The invention is a tool assembly for repairing high heel shoes comprising a hammer handle having opposite first and second ends, a hammer head securely mounted to said first end of the hammer handle, and an end cap releasably attached to the second end of the hammer handle for storing replacement heel taps. The end cap may be detached from the hammer handle and placed underneath a high heel shoe for serving as a shoe stand for the purpose of driving a replacement tap into the heel. The tool assembly further comprises pliers releasably attached between the hammer handle and the end cap for disengaging heel taps.

To the accomplishment of the above, and related objects, the invention may be embodied in the form illustrated in the accompanying drawings. Attention is called to the fact, however, that the drawings are illustrative only. Variations are contemplated as being part of the invention, limited only by the scope of the claims.

BRIEF DESCRIPTION OF THE DRAWINGS

In the drawings, like elements are depicted by like reference numerals. The drawings are briefly described as follows.

FIG. 1 is a side elevational view of the instant invention in assembled configuration for convenient storage and carrying purposes.

FIG. 2 is an exploded view of the instant invention with the end cap, the pliers, the feeler gauge, and a conversion insert detached from the hammer body.

FIG. 3 is a side elevational view of a shoe placed on the end cap serving as a shoe stand for the purpose of driving a replacement tap into the heel.

FIG. 4 is a side elevational view of the instant invention, illustrating the manner in which the high heel tool assembly is used to drive a replacement tap into the heel.

DETAILED DESCRIPTION OF THE PREFERRED EMBODIMENTS

FIG. 1 illustrates the high heel tool assembly 10 in an assembled configuration for convenient storage and carrying purposes. The high heel tool assembly 10 comprises a hammer 11 which includes a hammer handle 12 having opposite first 14 and second 16 ends, and a hammer head 18 securely mounted to the first end 14 of the hammer handle 12. FIG. 2 illustrates a hollow interior bore 20 extending through the length of the hammer handle 12 and terminating at an opening provided at the second end 16 of the hammer handle 12 for storing a feeler gauge 22 and conversion inserts 24, yet to be described. The hammer handle 12 is provided with a plug 26 for closing the opening therein.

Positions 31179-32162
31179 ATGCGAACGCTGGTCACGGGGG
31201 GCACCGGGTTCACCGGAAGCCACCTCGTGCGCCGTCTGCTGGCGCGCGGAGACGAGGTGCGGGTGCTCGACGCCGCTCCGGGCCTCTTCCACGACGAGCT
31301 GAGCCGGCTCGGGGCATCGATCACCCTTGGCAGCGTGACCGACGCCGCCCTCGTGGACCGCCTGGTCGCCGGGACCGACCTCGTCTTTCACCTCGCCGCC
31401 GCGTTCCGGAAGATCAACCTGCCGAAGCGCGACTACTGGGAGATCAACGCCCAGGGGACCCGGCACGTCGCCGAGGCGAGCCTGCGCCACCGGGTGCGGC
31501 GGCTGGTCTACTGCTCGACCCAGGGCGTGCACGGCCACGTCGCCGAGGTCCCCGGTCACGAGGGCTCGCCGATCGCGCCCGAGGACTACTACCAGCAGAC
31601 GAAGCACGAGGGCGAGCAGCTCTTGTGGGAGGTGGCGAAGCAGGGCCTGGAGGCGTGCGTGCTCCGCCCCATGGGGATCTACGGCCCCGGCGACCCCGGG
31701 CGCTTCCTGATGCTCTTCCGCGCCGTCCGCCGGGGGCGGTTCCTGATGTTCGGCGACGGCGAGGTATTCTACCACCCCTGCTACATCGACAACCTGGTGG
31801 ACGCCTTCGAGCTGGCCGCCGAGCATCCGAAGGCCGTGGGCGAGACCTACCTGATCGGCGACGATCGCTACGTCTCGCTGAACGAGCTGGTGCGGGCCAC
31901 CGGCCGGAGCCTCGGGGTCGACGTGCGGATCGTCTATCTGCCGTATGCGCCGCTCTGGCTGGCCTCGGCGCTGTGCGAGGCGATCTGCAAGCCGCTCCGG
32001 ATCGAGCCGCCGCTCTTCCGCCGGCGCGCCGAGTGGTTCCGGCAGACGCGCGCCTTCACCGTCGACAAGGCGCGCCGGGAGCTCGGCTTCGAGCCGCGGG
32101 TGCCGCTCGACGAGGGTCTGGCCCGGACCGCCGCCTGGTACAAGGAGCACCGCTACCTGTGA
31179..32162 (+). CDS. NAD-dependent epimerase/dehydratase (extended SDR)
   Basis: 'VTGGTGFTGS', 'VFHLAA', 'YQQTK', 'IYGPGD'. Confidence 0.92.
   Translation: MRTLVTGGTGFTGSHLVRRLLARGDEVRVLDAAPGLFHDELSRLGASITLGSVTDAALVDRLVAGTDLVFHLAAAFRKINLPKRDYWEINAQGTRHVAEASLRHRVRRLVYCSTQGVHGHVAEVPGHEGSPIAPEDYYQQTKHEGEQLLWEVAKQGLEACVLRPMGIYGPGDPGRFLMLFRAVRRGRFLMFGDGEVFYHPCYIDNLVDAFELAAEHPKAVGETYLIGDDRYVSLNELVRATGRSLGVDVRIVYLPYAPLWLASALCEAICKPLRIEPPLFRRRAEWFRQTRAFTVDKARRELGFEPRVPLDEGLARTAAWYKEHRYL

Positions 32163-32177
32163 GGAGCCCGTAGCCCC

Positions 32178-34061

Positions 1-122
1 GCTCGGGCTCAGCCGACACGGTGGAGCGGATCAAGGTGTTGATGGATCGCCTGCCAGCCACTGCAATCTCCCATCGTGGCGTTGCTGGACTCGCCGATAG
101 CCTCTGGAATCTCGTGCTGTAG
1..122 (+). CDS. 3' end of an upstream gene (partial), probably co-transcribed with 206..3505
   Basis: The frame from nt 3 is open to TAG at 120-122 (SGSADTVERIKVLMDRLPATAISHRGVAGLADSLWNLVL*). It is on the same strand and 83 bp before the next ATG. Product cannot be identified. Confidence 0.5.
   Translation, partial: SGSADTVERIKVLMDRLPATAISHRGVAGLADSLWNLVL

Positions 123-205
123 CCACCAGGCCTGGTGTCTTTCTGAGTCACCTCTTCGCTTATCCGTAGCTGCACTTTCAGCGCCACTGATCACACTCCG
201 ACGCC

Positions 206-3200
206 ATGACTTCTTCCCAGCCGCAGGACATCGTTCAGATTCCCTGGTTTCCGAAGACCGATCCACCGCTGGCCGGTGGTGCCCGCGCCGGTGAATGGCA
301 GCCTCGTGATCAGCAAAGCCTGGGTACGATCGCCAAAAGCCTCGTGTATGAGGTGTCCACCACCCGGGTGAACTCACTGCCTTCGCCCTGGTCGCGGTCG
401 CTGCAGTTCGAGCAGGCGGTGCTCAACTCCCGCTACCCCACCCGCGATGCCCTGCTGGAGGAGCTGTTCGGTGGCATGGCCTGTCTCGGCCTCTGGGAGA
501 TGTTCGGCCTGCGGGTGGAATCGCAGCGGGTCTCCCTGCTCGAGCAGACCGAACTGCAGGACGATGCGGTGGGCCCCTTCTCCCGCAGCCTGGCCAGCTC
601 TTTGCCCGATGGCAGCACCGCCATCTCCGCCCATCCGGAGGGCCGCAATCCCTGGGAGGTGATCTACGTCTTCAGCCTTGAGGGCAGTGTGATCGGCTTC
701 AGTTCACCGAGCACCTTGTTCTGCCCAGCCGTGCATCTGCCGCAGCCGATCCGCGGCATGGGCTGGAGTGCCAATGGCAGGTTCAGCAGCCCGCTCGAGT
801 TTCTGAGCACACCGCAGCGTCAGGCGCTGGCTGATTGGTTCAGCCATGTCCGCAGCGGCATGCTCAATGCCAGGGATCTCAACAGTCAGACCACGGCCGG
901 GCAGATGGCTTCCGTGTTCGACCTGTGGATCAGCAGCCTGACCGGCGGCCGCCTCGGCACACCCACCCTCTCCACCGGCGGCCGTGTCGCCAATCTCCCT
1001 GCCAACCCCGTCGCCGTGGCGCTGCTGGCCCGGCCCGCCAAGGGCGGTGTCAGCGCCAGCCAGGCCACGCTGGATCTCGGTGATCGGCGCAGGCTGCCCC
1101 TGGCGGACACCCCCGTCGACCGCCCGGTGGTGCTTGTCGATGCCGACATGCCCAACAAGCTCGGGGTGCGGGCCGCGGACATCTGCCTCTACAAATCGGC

The high heel tool assembly 10 further comprises a cylindrical shaped end cap 28 releasably attached to the second end 16 of the hammer handle 12 for storing replacement heel taps 30. Each replacement heel tap 30 includes a disc shaped portion 32 and a dowel 34. The end cap 28 includes a pair of latches on the inner surface thereof which cooperate with latch receiving means on the second end 16 of the hammer handle 12, which are not shown here, to hold the end cap 28 attached to the hammer handle 12.

FIGS. 3 and 4 illustrate a high heel tool assembly 10 being used on a conventional high heel shoe 70. For a better understanding of the present invention, the high heel shoe 70 is illustrated consisting generally of a heel 72 that includes an elongated slender shank and a heel tap 30 attached to the end thereof. The end cap 28 may be detached from the hammer handle 12 and placed underneath the high heel shoe 70 so that the end cap 28 may served as a shoe stand for the purpose of driving a replacement heel tap 30 into the heel as viewed in drawings FIG. 3 and 4. The exterior diameter and length of the end cap 28 is selected so that the end cap 28 can easily fit into the back of the high heel shoe 70, and at the same time, provide adequate support for the back portion of the high heel shoe 70 while the hammer 11 is used to drive a replacement heel tap 30 into the heel 72.